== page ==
Changing Medical Practices
Some suicide prevention activities diverge from standard medical practice and are difficult for physicians to include in their schedules, particularly in solo or small group practices. The emergence of ever larger medical groups—especially those using the model of "medical homes"—should make it possible to address a broader range of risks, particularly by adding staff members with behavioral health expertise.

Information for patients: A simple step is to provide relevant information in waiting rooms—especially the telephone number and URL of the National Suicide Prevention Lifeline:

1-800-273-TALK (8255)

Information about depression, the effectiveness of treatment, and availability of depression screening may make patients more open about emotional issues with their physicians.22

Free informational materials are available from the Substance Abuse and Mental Health Services Administration at

Staff training: Many primary care providers are uncomfortable dealing with suicide risk. Some shrink from any conversation about personal or emotional matters. Others balk when suicidal ideation emerges. Staff training is critical for a practice to deal effectively with suicide risk. There are several trainings available including Applied Suicide Intervention Skills Training and safeTALK. Learn more at

Behavioral health staff: Medical practices should add behavioral health staff such as psychiatrists, psychiatric nurses, psychologists, clinical social workers, and mental health counselors who have expertise on the developmental dimensions of old age and can provide the following:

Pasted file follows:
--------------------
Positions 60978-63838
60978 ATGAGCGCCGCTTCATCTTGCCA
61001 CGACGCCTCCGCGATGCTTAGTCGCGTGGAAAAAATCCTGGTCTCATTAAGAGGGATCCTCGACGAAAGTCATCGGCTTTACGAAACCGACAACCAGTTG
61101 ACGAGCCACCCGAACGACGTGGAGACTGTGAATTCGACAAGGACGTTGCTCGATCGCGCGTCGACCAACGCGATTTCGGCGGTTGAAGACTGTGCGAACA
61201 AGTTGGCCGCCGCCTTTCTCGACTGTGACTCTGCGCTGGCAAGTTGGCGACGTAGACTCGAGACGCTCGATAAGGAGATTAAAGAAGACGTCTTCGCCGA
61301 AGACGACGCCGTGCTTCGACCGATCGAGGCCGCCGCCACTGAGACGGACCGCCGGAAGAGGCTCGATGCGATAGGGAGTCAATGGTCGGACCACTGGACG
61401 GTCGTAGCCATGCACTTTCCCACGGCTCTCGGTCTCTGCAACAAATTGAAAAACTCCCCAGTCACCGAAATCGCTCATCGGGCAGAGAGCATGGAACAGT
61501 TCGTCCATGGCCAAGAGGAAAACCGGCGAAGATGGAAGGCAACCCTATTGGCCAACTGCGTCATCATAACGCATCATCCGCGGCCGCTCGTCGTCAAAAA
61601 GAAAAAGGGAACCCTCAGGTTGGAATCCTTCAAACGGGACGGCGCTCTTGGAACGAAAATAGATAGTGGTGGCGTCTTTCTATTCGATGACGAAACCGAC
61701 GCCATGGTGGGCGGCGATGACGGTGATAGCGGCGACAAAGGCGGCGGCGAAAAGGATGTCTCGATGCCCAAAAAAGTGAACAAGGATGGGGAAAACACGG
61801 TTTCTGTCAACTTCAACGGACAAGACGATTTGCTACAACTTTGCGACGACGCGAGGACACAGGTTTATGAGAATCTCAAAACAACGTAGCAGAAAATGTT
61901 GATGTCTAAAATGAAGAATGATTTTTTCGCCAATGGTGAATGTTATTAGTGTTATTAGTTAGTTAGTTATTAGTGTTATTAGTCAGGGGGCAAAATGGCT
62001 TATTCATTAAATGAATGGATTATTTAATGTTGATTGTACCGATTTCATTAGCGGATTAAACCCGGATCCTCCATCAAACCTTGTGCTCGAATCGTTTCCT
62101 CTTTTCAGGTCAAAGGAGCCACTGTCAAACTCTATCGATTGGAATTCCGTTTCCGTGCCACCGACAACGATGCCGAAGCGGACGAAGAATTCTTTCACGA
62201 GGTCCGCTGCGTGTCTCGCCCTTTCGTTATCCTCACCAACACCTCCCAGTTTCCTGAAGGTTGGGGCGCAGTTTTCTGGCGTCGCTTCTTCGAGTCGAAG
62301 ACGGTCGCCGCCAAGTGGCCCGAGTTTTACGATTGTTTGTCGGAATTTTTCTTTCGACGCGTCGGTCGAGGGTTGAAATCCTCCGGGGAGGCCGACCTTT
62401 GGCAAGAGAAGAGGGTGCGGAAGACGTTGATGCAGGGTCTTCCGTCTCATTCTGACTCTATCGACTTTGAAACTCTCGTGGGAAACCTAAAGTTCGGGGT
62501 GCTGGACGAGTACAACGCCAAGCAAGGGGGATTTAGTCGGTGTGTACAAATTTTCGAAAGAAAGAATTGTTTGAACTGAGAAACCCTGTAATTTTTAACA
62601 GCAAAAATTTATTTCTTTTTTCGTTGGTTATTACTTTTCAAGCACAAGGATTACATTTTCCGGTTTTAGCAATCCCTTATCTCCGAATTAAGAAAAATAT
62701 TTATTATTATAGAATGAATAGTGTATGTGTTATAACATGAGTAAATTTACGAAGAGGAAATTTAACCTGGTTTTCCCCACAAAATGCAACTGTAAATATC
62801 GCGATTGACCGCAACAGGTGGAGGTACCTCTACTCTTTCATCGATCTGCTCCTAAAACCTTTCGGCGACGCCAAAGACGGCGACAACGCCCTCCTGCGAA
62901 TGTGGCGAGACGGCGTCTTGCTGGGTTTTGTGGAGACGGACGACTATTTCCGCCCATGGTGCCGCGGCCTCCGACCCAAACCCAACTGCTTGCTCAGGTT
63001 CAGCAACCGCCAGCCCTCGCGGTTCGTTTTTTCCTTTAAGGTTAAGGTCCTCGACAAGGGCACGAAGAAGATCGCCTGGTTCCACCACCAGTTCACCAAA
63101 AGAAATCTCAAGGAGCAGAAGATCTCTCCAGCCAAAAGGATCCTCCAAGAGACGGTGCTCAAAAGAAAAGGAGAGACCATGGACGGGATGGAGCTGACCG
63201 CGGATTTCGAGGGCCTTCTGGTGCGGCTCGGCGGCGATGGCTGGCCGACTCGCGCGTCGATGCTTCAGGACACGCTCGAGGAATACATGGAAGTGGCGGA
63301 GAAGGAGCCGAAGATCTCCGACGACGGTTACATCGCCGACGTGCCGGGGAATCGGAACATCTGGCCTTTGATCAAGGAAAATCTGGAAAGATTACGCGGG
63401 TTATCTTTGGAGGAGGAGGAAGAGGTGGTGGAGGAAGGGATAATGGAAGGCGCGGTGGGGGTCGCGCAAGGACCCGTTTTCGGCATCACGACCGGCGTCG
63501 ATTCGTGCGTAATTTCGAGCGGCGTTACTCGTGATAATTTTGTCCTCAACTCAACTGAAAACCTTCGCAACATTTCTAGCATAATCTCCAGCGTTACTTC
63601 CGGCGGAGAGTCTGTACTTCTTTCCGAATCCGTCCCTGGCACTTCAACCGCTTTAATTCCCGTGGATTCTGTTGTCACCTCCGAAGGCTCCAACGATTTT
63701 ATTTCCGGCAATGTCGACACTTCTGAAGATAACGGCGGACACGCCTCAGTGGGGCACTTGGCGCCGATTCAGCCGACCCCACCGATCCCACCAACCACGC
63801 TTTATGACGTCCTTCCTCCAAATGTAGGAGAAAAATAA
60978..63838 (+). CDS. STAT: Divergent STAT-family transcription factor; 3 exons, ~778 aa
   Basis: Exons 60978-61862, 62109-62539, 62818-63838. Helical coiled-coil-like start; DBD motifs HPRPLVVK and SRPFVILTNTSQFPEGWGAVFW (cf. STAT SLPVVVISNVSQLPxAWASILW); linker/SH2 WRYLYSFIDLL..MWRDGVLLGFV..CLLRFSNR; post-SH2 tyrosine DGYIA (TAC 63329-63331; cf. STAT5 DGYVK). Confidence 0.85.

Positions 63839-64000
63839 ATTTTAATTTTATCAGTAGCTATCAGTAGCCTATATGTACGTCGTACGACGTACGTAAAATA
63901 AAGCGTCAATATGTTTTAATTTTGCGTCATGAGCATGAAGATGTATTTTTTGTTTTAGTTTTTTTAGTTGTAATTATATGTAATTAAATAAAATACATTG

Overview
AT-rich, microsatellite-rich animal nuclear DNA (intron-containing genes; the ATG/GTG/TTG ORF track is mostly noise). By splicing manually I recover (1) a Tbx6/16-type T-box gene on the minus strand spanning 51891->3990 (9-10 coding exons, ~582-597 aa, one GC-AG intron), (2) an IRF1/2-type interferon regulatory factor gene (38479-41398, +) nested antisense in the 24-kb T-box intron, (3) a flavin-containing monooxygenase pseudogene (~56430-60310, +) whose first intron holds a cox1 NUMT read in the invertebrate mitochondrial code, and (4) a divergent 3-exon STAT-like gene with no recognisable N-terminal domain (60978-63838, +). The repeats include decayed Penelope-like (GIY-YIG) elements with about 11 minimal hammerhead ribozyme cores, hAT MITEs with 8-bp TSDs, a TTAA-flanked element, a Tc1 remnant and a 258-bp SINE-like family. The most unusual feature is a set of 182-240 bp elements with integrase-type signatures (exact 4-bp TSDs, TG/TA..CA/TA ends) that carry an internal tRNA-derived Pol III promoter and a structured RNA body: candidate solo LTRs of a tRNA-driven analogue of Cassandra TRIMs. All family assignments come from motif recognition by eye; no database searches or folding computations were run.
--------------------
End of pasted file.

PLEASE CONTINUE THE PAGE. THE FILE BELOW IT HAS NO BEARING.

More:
• assessment of psychological condition and of suicide risk;
  • motivational interviewing;
  • conversation about life circumstances and satisfaction;
  • behavioral activation and problem-solving therapy; and
  • coordination of care.

Integrated treatment: Severe chronic co-occurring physical and behavioral health conditions require integrated treatment, which is critical to effective management of demoralizing health conditions but is rarely available.

Colocation of physical and behavioral health services in one building or even one office is not integrated treatment, nor is having an electronic medical record. True integrated treatment involves the use of multidisciplinary treatment teams that meet routinely to develop treatment plans that include assignment of responsibilities for both treatment and care management. A webinar from the American Psychiatric Association to familiarize primary care providers with an integrated mental health practice model can be helpful. (See Resources sidebar.)